Edwards reveals: “It was obviously two very different managers. Both excellent coaches I must say that. Jaap Stam really opened my eyes to the more European way of playing football. When I went there, it was very much possession based, and the way he wanted to build patterns of play out from the back - it was very refreshing. Something that I had never really experienced in all of my career.
“But ultimately, there came a time where it wasn’t really working, as you need to be very confident to play that way. As we were slipping down the league like we were at the time, players were really struggling. And to want to receive the ball in your own penalty box, which we needed to do if we wanted to be successful in playing that way.
“So it played against us a little bit, and then when Paul Clement came in, it was completely the opposite. It was more about defensive structure, being hard to break down and overall, just a lot more emphasis on the defensive side of things.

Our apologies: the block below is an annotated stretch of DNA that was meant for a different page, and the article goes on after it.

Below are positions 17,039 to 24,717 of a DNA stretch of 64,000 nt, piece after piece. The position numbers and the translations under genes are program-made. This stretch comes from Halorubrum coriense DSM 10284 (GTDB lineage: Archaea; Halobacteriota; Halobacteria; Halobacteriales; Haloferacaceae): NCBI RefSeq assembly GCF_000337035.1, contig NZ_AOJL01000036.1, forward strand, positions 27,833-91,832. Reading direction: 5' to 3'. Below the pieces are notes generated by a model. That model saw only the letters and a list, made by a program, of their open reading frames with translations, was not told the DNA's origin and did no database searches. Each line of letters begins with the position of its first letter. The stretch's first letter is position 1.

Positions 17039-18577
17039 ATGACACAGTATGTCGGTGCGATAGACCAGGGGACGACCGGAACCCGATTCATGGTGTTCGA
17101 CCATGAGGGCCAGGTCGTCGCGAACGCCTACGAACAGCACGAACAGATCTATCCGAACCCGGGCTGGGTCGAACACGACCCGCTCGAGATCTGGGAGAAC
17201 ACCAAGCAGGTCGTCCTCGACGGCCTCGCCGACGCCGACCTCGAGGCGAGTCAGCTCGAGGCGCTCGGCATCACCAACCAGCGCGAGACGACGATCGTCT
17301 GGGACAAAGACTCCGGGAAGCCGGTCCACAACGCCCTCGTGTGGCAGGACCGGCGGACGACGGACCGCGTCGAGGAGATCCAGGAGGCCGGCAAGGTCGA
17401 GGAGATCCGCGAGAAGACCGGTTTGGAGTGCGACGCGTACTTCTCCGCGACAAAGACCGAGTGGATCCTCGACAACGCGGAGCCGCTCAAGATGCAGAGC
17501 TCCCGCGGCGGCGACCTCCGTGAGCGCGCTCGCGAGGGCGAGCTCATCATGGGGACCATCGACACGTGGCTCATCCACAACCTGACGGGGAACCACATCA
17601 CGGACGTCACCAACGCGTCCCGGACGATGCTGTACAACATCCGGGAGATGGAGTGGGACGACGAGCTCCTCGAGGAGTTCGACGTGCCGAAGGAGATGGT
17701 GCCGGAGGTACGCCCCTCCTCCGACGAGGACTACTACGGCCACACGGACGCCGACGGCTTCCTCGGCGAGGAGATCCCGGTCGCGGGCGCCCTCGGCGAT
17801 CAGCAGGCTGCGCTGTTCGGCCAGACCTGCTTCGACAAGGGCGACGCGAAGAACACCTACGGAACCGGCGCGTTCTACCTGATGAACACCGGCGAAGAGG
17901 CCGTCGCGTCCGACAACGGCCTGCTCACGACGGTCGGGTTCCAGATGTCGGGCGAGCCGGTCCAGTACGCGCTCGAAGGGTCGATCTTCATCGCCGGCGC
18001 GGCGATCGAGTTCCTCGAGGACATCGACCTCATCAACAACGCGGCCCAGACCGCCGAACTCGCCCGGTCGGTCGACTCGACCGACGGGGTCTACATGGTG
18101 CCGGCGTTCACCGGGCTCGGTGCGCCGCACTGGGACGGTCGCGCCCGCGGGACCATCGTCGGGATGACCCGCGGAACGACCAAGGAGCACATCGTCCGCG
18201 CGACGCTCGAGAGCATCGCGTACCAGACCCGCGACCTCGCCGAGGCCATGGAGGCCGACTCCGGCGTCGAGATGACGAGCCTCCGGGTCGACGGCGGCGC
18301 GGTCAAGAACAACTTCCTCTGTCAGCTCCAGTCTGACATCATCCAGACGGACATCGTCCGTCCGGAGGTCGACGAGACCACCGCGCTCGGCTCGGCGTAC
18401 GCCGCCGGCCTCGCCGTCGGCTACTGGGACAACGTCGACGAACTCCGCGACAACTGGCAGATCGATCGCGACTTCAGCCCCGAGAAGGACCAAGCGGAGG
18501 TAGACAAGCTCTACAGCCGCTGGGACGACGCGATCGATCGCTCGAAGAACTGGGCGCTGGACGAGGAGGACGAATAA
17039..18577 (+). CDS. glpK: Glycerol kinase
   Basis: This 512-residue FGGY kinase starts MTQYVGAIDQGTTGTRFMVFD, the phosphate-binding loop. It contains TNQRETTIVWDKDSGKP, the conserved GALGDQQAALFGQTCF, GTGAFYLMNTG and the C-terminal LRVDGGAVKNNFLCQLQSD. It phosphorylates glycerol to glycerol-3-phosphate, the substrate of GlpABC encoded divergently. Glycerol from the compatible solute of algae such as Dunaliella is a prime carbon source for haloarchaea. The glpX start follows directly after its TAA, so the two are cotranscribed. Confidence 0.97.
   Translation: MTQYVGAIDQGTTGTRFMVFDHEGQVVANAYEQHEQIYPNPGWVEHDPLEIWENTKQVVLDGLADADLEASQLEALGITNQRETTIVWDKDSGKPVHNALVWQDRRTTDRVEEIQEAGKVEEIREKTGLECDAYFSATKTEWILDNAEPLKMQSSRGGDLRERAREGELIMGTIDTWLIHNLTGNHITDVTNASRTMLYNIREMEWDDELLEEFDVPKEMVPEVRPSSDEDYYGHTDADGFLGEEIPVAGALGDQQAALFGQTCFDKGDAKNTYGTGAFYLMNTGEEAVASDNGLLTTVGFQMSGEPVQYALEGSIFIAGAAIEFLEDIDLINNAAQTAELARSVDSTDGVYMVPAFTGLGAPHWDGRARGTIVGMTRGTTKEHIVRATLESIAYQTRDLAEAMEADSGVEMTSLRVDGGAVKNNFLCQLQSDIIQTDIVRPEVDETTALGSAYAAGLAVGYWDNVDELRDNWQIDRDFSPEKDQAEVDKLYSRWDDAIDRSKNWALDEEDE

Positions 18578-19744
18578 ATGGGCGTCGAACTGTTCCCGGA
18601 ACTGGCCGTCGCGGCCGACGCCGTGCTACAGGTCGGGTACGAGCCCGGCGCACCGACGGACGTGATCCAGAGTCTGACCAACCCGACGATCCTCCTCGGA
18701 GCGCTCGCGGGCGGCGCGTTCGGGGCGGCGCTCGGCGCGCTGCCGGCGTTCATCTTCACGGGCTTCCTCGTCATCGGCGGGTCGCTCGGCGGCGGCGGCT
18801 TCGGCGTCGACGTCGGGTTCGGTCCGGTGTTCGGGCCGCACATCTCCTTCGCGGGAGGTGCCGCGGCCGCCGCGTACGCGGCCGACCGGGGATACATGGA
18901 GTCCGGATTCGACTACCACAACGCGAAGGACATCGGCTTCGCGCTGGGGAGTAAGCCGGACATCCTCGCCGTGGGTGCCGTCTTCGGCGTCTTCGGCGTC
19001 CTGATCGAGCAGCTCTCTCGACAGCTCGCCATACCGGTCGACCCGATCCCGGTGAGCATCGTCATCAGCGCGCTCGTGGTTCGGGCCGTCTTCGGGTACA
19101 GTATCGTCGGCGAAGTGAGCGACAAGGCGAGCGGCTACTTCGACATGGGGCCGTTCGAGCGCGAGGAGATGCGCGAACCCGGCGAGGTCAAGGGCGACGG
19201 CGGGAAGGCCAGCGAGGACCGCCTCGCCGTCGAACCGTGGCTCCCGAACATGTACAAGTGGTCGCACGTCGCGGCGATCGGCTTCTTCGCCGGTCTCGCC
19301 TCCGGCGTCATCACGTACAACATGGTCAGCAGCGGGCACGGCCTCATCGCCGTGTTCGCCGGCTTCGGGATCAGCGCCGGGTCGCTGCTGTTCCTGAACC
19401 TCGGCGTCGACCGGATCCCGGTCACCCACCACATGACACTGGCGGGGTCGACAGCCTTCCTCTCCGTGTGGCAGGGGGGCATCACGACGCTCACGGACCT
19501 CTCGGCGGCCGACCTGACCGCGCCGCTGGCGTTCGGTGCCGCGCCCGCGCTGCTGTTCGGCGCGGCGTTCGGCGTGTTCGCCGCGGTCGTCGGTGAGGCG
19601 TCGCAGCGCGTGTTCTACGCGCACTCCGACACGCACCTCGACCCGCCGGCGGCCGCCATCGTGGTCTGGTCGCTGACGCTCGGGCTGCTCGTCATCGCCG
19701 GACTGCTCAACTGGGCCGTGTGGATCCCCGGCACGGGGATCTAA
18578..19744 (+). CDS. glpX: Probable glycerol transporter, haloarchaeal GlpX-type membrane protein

“And it took a big change. I think when you build a squad like Jaap Stam did, it was always going to be difficult for Paul Clement to come in and change the way we played. It was enough to keep us in the league, but he didn’t have enough of his type of players to then go and build in the following season.
“That obviously meant that he only lasted for half of the following season as well, so it was difficult, and as a player it always is as well. Especially if one manager has brought you In and then another manager comes in and you have to adapt.
“And at the time, a lot of the football club was up in the air, but it looks like now (touch wood) that they have got it right and they are moving in the right direction.